Natural vs. Captive-Produced Corn Snake Colors

Oddly, the naturally colorful “Okeetee Phase” corn snakes are now less in evidence than other forms, and consequently are becoming highly prized. They really are gorgeous, and, in light of their history, hold a special interest for me. However, some of the captive-generated morphs are quite unique and its great fun to work on producing new strains. Some of the more descriptively named corn snake varieties include:

  • Sun Kissed
  • Sunglow
  • Rootbeer Striped
  • Reverse Okeetee
  • Snow Striped
  • Lavender Motley
  • Hypo Striped
  • Golddust
  • Ghost Striped
  • Ghost Blood Red
  • Creamsickle
  • Christmas
  • Charcoal
  • Caramel motely
  • Butter Striped
  • Black
  • Albino Recessive Okeetee
  • Albino Abberent

I’ve often thought someone should establish a collection comprised of representatives of every known corn snake color phase and hybrid…if you are on your way to that, please let me know!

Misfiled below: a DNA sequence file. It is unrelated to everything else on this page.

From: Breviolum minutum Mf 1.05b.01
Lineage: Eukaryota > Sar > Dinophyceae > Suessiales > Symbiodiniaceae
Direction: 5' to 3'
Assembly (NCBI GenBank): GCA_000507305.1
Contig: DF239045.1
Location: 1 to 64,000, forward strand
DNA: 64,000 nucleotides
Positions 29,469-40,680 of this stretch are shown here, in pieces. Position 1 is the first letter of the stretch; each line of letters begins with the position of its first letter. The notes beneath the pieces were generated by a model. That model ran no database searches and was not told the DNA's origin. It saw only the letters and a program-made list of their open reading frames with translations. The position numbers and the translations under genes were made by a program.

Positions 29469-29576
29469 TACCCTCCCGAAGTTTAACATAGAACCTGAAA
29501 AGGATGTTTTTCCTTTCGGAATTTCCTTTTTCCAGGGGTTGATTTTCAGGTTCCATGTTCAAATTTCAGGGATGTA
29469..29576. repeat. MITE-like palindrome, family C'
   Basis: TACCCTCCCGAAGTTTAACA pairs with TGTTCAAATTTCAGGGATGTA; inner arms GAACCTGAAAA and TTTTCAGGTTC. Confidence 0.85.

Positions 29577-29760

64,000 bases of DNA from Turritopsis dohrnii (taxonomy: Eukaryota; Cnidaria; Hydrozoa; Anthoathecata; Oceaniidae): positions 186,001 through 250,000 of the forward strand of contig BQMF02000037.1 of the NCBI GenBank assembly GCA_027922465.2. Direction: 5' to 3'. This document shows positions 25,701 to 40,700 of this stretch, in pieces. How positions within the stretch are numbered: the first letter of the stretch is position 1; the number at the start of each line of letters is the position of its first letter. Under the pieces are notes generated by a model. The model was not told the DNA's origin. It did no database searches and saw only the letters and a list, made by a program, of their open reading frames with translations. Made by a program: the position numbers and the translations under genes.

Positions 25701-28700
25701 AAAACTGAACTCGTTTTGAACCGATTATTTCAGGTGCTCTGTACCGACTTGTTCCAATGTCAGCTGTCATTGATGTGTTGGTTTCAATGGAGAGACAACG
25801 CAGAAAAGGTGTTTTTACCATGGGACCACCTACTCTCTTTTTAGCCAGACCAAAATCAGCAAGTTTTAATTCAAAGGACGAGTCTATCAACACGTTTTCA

Further Reading

The taxonomy of corn snakes and related species has been revised in recent years. To view its current status and learn more about corn snake hybrids, please see http://www.jcvi.org/reptiles/species.php?genus=Pantherophis&species=guttatus.


Corn Snake Notes: History, Breeding Preparations, Color Phases – Part 1

The books Snakes: the Keeper and the Kept and Snakes and Snake Hunting, written by Staten Island Zoo curator Carl Kauffeld, turned “Okeetee, South Carolina” into a household name for legions of snake enthusiasts worldwide (myself included). An incredibly productive snake collecting area, Okeetee was especially noted for its brilliantly colored corn snakes, Elaphe (Pantherophis) guttata, and abundant Eastern diamondback rattlesnakes (Crotalus adamanteus). A road sign from the area still graces the corn snake exhibit at the Bronx Zoo, where I worked for many years, and photographs taken from collecting trips to Okeetee in the 60’s and 70’s line the back rooms of the zoo’s 100 year old reptile house.

The Influence of Okeetee